On an off chance meeting in a Starbucks was presented a self storage deal. It is 4 properties with 930 units total. They are separate locations all located close to a major US Interstate. They are willing to do seller financing package deal with a down payment (which negotiable). NOI is $869k, occupancy is high, close to 99%, which tells me there are room for rate increases.
I know how to evaluate and underwrite multi-family, but not sure on self storage. Is it the same, roughly? Anyone who can provide direction would be greatly appreciated. Im currently modeling like I do multi-family just leaving out some things. Just do not want to miss anything.
@Justin Staten yes it's just like any other property in terms of income - operating costs. You just need to drill down on the operating costs. Get copies of T-12 and further back if possible, tax returns, rental agreements, software subscriptions, retail components and inventory if any like moving supplies and rental division. There are some great 3rd party self storage companies out there that you can run your numbers by to make sure you have everything accounted for.
@Greg Dickerson thank you. That’s what I figured. I actually have all of it. So I’ll just drill down operating cost (which are minimal) and underwrite like I normally do. Appreciate it!
Good advice from Greg. First thing I'd do is start calling 3rd party management companies (assuming you're not going to try and manage something this big yourself). They'll be able to give you pretty solid numbers on the expenses and be a great resource for when all the other questions come up. DM me if you want any names of third party management. I know a few.
Very generically, you will look at Income minus expenses to get your NOI. Then simply multiply that NOI x anywhere from 10 to 15 (representing a rough cap rate range of 6 to 10). I know that is a huge range but hard to narrow it down without knowing more. I could guess that a portfolio of that size is likely to comp out in the lower end of the cap rate range...Probably 6-7....
Hi Justin. That's a good size portfolio. Here are a few things to consider:
Are the facilities located in suburban areas?
If so, how far away are the comps from each of these facilities?
Are all the comps pushing 90% occupancy?
What is the population density around each location?
Can you build more storage at any of locations?
Can your comps build more storage at their locations?
Can you ask to see the management summary that shows the economic occupancy and revenue trends monthly and year-to-date?
What are the 10x10s renting for? Above $1.00/sqft or below? Do they charge tenant insurance?
Who is managing the portfolio?
Who showed you the deal? A broker?
There are a lot of questions to answer when looking at storage. I like multifamily and I started there, but now I focus on self-storage, and I'm happy to help however I can.
However, you're right that at 90%+ physical occupancy and at least 85% economic you can push rents. There may be more upside, but it's hard to know from my perspective.
I hope these questions have given you some ideas as to what to look for.
I should add, you should see a "Cost of Goods Sold" line item in the revenue. That's the boxes and packing items sold in the office. That should be offset by sales of those items and should be a net positive and add to Effective Gross Income. Also, there is no "loss to lease" in storage like there is in multifamily. Technically, it could be there if someone wanted to make a line item for it, but 99% of the time it doesn't exist. Usually, management fees range from 4-6% of Effective Gross Income. If they are charging tenant insurance you should see line items for that as well. If you don't there is some upside for you by charging customers for it.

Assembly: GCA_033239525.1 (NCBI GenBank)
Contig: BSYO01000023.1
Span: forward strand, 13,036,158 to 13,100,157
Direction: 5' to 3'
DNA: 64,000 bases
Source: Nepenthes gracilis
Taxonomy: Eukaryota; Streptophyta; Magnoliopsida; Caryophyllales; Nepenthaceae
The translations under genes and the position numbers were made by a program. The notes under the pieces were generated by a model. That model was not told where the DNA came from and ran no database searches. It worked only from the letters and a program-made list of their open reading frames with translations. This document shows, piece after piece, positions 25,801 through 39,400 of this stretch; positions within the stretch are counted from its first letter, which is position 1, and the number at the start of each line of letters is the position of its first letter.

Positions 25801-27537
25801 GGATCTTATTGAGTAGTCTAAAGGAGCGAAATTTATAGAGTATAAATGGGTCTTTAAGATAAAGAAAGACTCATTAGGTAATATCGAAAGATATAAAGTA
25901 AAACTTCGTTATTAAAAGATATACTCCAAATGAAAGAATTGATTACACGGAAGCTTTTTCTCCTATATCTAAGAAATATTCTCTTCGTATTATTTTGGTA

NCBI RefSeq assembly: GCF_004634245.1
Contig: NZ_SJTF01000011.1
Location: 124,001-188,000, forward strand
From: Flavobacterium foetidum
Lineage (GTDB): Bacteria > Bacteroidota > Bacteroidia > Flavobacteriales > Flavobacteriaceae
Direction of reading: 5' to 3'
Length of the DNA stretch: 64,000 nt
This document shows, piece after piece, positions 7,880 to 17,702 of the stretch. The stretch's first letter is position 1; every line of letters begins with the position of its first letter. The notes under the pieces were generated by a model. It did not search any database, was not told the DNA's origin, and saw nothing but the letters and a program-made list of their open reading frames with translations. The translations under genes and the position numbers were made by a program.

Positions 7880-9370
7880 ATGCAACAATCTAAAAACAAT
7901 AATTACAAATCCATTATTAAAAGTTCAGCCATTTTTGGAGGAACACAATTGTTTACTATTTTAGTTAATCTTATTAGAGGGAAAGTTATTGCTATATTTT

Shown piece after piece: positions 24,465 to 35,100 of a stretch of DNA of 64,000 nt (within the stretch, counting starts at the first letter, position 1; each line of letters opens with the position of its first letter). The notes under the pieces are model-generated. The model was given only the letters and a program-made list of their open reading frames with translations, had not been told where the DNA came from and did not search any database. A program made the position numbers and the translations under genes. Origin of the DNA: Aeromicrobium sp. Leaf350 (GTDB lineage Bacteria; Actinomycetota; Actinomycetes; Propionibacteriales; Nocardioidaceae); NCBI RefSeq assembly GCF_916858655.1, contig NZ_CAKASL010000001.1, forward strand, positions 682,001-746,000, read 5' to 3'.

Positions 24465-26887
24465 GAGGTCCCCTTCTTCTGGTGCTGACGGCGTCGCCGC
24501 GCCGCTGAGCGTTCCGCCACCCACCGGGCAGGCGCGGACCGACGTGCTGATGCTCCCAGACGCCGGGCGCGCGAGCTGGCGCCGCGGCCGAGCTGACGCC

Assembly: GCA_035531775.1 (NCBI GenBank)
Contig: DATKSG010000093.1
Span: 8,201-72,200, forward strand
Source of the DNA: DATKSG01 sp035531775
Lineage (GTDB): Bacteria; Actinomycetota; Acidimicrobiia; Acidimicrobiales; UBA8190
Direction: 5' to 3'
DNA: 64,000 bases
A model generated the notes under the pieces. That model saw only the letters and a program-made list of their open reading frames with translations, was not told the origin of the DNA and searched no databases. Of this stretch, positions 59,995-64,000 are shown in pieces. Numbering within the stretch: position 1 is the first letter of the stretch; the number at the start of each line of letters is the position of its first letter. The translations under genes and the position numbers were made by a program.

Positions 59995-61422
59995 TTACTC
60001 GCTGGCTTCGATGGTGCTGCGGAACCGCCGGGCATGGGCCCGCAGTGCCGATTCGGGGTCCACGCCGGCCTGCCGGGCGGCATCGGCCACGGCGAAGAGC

@George Fitz thanks for the insight I will IM you.
Thanks @Michael Wagner , it is sitting at a 6 cap rate. So is 6 to 10 normal for self storage? I felt ok with a 6 cap.
@Kris Bennett thanks for all those additional questions. It definitely helps. This is an off market deal, met the owner on an off chance at a Starbucks. They self manage. Each is in a different suburb, but all are good sub markets with good population density. Two of the four have room for expansion, and the other two have options to adjacent land, so they could be expanded as well. None have space for RV or boat parking, so there could be some value add there too.
This type of property/portfolio is a bit out of my wheelhouse as I specialize in turning around under performing mom and pop shops usually in the $200-$2 Million range. With that, others can probably provide you with a better answer. That said, I do think a 6 CAP is reasonable for a property like the one you describe. Personally it wouldn't get me too excited but again, thats just because of my investment objectives and risk tolerances. You've also got the added value of Seller financing! Plus, if the rates can be increased, you don't have to move the needle very far for the equity to add up pretty quickly. My concern would be that larger properties like this have more exposure to the market at large than do the small mom and pop shops. All your equity could evaporate pretty quickly with a change of .5 to 1 in the market cap rates...which I don't think is too far fetched given the current economic environment. Just some things to think about...playing devil's advocate a little bit for no other reason than to encourage you to look at the deal from EVERY angle! Hope you find it helpful and wish you the best on it. Please do keep the BP community updated if you decide to pursue it!!
So Justin, how's your acquisition going?